One of the oral problems that some people may not even be aware that they have developed is dental erosion. The reason for this is that dental erosion is an oral issue happens slowly but gradually. Thus, you may only realize that you are suffering from this after it has caused irreversible damage to your teeth. Also referred to as acid erosion, dental erosion happens when the surface of your teeth becomes dissolved due to prolonged exposure to acidic substances. Thus, it is not a bacterial problem but largely depends on your diet and external factors which you can read more on here http://www.webmd.com/oral-health/guide/tooth-enamel-erosion-restoration#3-7. It is therefore pertinent to seek dental care to stop dental erosion and restore the health of your teeth. So how do you know if you are suffering from dental erosion?
Dental erosion increases the sensitivity of your teeth
One of the telltale signs of dental erosion is if you begin to notice your teeth are more sensitive than usual. When dental erosion is occurring, it disintegrates the surface layer of your teeth. As your enamel diminishes, the nerves of your teeth become exposed to the changing temperatures, which makes eating and drinking a painful process. It would be in your best interests to consult with a dentist to check whether you have developed dental erosion rather than reaching out for the nearest tooth sensitivity toothpaste.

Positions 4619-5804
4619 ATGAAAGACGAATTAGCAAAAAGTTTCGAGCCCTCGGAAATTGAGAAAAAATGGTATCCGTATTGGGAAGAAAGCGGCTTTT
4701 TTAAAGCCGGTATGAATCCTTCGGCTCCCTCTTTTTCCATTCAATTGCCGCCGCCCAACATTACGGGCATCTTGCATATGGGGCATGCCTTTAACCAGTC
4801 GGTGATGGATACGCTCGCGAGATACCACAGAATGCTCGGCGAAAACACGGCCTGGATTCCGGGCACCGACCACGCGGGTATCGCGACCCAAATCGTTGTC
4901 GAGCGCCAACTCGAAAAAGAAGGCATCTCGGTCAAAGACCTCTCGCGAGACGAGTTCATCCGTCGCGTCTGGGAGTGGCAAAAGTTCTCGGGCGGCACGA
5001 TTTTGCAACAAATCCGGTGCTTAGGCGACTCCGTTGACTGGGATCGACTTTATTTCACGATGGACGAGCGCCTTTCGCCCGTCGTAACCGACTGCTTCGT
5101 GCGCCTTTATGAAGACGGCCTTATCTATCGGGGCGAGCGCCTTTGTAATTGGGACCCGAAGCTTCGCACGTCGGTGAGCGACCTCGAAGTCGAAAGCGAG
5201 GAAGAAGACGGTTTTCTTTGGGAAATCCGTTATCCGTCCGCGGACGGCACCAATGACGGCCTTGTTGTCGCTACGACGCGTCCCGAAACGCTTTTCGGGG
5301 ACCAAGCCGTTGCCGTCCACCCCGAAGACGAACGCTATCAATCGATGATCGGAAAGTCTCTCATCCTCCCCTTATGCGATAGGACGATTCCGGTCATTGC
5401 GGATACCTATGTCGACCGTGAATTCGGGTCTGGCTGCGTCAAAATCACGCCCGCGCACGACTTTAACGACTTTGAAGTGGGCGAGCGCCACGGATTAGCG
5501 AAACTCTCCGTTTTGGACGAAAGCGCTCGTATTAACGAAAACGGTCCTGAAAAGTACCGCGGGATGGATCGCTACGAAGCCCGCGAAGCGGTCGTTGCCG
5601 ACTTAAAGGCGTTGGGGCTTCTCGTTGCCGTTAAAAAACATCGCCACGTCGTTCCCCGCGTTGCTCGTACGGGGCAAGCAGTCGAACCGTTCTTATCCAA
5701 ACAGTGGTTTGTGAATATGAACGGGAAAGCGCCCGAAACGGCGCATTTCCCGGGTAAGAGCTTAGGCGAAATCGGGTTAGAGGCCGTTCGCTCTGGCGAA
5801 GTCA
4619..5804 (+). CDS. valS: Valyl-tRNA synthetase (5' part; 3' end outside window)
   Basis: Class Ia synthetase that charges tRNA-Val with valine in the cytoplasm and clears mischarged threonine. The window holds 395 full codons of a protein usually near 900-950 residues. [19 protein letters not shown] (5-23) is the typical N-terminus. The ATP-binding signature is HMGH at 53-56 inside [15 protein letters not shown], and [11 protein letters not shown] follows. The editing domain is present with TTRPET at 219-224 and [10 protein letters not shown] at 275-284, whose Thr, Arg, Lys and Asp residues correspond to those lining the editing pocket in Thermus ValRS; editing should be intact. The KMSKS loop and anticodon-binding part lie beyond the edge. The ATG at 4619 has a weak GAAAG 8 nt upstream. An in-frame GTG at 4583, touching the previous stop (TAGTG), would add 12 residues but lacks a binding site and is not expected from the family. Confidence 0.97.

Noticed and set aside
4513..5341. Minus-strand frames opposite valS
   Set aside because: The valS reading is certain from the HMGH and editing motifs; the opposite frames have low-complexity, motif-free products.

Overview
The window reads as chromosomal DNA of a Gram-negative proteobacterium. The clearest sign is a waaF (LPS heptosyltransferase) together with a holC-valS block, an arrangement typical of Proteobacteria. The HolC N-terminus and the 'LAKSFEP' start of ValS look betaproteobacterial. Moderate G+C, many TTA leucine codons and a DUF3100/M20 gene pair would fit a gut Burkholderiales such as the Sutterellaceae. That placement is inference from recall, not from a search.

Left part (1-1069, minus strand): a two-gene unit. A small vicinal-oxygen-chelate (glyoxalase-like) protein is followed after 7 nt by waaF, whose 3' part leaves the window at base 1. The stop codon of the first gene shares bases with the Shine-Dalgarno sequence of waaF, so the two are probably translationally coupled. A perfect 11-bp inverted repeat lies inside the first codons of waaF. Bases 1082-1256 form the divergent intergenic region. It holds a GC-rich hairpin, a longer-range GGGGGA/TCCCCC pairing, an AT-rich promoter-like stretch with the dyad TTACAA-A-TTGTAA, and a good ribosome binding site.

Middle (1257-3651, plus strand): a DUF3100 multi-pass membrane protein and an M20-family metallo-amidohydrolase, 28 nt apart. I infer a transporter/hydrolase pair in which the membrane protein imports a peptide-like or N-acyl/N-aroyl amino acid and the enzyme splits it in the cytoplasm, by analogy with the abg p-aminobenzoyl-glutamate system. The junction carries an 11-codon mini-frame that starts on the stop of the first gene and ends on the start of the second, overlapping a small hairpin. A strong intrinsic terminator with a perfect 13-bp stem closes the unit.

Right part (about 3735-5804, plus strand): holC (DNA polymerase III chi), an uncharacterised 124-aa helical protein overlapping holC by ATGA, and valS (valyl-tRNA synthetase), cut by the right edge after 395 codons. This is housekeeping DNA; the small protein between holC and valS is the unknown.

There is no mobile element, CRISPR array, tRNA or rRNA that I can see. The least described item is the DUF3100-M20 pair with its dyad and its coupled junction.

Dental erosion increases the risk of decay
The primary purpose of your enamel is to provide your teeth with a protective barrier against unnecessary decay. Without enamel, your teeth become more porous, making it easier for bacteria to penetrate your teeth. If you are lax with your oral care, the bacteria begin to breed and start to form cavities in your teeth. When you start to experience recurrent pain in your teeth, you may want to have a dentist determine if you are at an increased risk of cavities.
Dental erosion causes rough tooth edges
The edges of your teeth tend to be smooth since they are regularly sharpened when you are chewing and grinding food. Therefore, it should be a cause for concern when you begin to notice the edges of your teeth appear rough and rugged. As your enamel is steadily eroded, your teeth become more susceptible to chipping and cracking as they will be losing their structural integrity. If this is not taken care of, you will find that your teeth become prone to damage when exposed to the slightest impact. It would be best to visit a dentist to prevent unnecessary tooth loss due to acid erosion.